Had someone suggested a decade ago that Hillary Clinton, then a controversial First Lady, was going to be America's first serious female presidential contender, it would likely have been seen as a joke. Today, it looks entirely possible that Clinton may end up laughing all the way to the White House: poll after poll show her leading the Democratic field. But is her candidacy a giant leap for womankind, a setback for true female equality in politics, or a non-issue as far as gender is concerned?
Ever the astute politician, Clinton has largely avoided playing up her status as a feminist or female pioneer (except in direct appeals to women. such as a testimonial from Maya Angelou on Clinton's campaign website, proclaiming a deep affection for Hillary "ever since you stood up as a woman and said: Yes, I'm a woman. Phenomenal woman"). Even health care, traditionally viewed as in the feminine sphere, is not being framed as a "women's issue" despite its prominence in the campaign. No one is proclaiming 2008 to be a new "Year of the Woman" in politics. Yet Hillary Clinton has always been something of a lightning rod for gender issues in American culture, and today's gentler, centrist Hillary is unlikely to change that.
One irony of the Hillary Clinton candidacy is that if she wins, she will follow the most traditional of female paths to political power: succeeding her husband in a position of leadership. This has prompted Andrew Sullivan to note that "when it comes to feminist pioneering, she's less Margaret Thatcher than Cory Aquino," the president of the Philippines who was elected as a stand-in for her murdered husband. But Hillary Clinton is a political wife with a twist. She is not filling in for a dead husband; Bill Clinton is very much alive, and playing political spouse to her presidential candidate. Nor did she launch her political career by stepping directly into his shoes—instead, she ran successfully for the Senate seat in New York.
Hillary Clinton's career as a public figure was always the stuff of feminist paradox. In 1992, when Bill Clinton ran for President, she was touted as a new type of First Lady—one who had a high-powered career of her own as an attorney, one who would be her husband's equal in a virtual co-presidency ("two for one"). To some, this was a feminist model; to others, it was pernicious traditionalism in feminist clothing—a woman achieving political power the old-fashioned way, by marrying it. Critics pointed out that her position was one of power without accountability: unlike the president, she did not have to face re-election, and unlike high-level administration officials she did not have to undergo the confirmation process and could not resign or be fired.
Hillary Clinton also became a uniquely polarizing figure: "Saint Hillary" to some, the Wicked Witch of the West Wing to others; an altruistic crusader for social justice and for children, or a scheming, power-hungry, arrogant Mussolini in skirts. Her supporters wrongly saw all hostility to their heroine as a manifestation of misogyny. (Those who think no male in public life was ever demonized as she was, or was ever excoriated for excessive ambition and arrogance, obviously never paid much attention to the fortunes of Newt Gingrich.) But there is no doubt that gender was a large factor both in Hillary-hatred and in Hillary-worship.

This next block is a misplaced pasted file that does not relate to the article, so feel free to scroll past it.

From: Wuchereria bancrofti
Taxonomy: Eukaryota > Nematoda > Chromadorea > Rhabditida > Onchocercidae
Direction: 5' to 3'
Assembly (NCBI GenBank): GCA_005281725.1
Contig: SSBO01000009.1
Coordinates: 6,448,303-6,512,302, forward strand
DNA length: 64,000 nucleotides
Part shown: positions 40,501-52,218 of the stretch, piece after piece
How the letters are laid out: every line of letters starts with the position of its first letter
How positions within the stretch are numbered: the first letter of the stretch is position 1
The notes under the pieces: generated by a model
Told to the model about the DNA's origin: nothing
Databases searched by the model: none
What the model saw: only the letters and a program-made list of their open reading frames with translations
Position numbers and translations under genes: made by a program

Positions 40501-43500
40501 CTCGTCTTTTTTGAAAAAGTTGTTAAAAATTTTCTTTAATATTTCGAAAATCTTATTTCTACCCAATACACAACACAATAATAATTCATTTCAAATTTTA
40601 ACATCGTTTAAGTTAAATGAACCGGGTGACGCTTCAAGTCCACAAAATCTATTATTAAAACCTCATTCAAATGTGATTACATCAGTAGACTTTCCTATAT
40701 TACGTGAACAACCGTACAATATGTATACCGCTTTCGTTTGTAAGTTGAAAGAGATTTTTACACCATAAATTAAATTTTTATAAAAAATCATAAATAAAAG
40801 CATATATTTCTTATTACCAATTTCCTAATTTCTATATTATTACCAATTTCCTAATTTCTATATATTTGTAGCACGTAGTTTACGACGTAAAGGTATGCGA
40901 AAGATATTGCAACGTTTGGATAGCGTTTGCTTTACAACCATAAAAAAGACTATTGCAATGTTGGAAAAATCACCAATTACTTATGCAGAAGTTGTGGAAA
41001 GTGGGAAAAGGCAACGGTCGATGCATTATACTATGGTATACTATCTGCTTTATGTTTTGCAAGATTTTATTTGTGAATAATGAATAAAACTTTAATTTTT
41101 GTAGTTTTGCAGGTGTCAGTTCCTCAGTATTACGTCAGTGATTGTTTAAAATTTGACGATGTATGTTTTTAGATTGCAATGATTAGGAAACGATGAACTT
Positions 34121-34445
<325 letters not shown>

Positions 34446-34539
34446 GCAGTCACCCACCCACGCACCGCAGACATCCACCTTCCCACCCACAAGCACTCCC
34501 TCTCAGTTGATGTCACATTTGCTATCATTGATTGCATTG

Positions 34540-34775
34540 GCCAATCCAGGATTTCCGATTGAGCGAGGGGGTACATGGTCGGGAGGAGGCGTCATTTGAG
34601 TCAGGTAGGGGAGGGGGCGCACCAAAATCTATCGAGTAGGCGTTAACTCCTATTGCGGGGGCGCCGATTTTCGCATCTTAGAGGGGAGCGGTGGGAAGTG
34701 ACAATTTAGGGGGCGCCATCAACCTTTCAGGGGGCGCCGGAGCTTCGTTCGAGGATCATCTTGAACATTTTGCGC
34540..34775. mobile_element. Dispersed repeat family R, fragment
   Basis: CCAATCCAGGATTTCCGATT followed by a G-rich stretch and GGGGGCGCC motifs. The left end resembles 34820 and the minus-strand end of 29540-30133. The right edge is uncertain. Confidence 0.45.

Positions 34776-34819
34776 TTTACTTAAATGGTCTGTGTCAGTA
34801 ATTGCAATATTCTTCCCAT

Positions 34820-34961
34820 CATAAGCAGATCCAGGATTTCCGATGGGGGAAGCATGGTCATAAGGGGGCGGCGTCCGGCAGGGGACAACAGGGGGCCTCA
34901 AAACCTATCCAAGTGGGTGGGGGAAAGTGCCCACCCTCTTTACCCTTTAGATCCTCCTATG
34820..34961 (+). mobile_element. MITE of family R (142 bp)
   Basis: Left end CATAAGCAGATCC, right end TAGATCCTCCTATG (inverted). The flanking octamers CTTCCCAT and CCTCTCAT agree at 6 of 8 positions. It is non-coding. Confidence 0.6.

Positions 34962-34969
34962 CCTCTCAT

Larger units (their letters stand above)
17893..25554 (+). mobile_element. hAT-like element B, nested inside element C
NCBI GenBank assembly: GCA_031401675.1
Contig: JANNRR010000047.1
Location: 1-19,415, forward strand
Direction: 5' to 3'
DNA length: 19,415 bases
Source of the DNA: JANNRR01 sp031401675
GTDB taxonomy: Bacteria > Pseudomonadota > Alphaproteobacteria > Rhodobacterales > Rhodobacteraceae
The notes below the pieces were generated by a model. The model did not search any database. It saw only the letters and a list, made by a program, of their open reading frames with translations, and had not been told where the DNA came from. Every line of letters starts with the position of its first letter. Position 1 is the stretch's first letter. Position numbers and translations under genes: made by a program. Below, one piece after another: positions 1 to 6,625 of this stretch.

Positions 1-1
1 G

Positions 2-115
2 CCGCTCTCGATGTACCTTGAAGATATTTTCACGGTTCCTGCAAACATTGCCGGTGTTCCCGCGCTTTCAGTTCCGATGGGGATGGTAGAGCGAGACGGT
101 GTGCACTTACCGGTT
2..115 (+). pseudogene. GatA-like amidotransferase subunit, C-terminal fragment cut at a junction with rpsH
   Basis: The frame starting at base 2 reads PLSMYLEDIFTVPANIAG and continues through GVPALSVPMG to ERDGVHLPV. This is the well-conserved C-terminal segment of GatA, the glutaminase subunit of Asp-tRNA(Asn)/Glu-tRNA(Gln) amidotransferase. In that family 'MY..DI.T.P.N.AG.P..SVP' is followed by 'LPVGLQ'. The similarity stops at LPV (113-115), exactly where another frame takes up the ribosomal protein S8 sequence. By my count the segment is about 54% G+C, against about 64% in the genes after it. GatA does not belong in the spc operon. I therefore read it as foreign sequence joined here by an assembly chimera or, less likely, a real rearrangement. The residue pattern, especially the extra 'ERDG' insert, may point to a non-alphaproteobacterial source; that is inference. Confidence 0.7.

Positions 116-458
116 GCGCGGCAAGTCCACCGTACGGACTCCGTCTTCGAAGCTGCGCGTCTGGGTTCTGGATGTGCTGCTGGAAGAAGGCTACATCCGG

The Clinton sex scandals gave the question of Hillary and feminism a new twist. Once again, Hillary Clinton found herself in a quintessential pre-feminist role: that of the philandering husband's forgiving wife, standing by her man. Some harshly criticized her for this stance, suggesting that she sacrificed feminist principle either for love or for ambition.
In the years that followed, Hillary Clinton did exactly what her detractors accused her of failing to do: face the voters as a politician in her own right. Yet she continues to come under fire for exploiting her position as a political wife, and for allowing herself to be exploited in that position. After Hillary Clinton's campaign video spoofing the infamous "fade to black" finale of "The Sopranos," New York Times columnist Maureen Dowd likened Hillary to Carmela Soprano, the mob wife who acquiesces in her husband's life of crime as well as his adulteries: "Like Carmela, who was rewarded with jewels, watches and building permits for her husband's infidelities with his goomahs, Hillary, too, found a way to profit from her husband's failings and flaws." (The Times ran Dowd's column under the catchy title: "Carmela Got Gold Jewelry. Hillary Wants a White House.")
This particular line of attack strikes me as off-base. No one knows the inner workings of a marriage, even the Clinton marriage. To say that it's anti-feminist for a wife to forgive a husband's adultery is to take the dubious feminist maxim that "the personal is political" to an even more dubious extreme. Nor is it clear that the compromises Hillary Clinton has made for political power are greater than the ones made by the typical male politician. And it would be truly an unfair burden to expect a female presidential candidate to be a standard-bearer for feminist idealism.
Perhaps the best political news for women is that Hillary Clinton's gender, so far, has not played much of a role in her campaign. Like the male candidates, she should be judged on her politics. "Vote for Hillary—she's a woman" appeals should be dismissed as patronizing and insulting to the intelligence of female voters. "Don't vote for Hillary—she's a bad feminist" is no better an argument.
Cathy Young is a contributing editor of reason.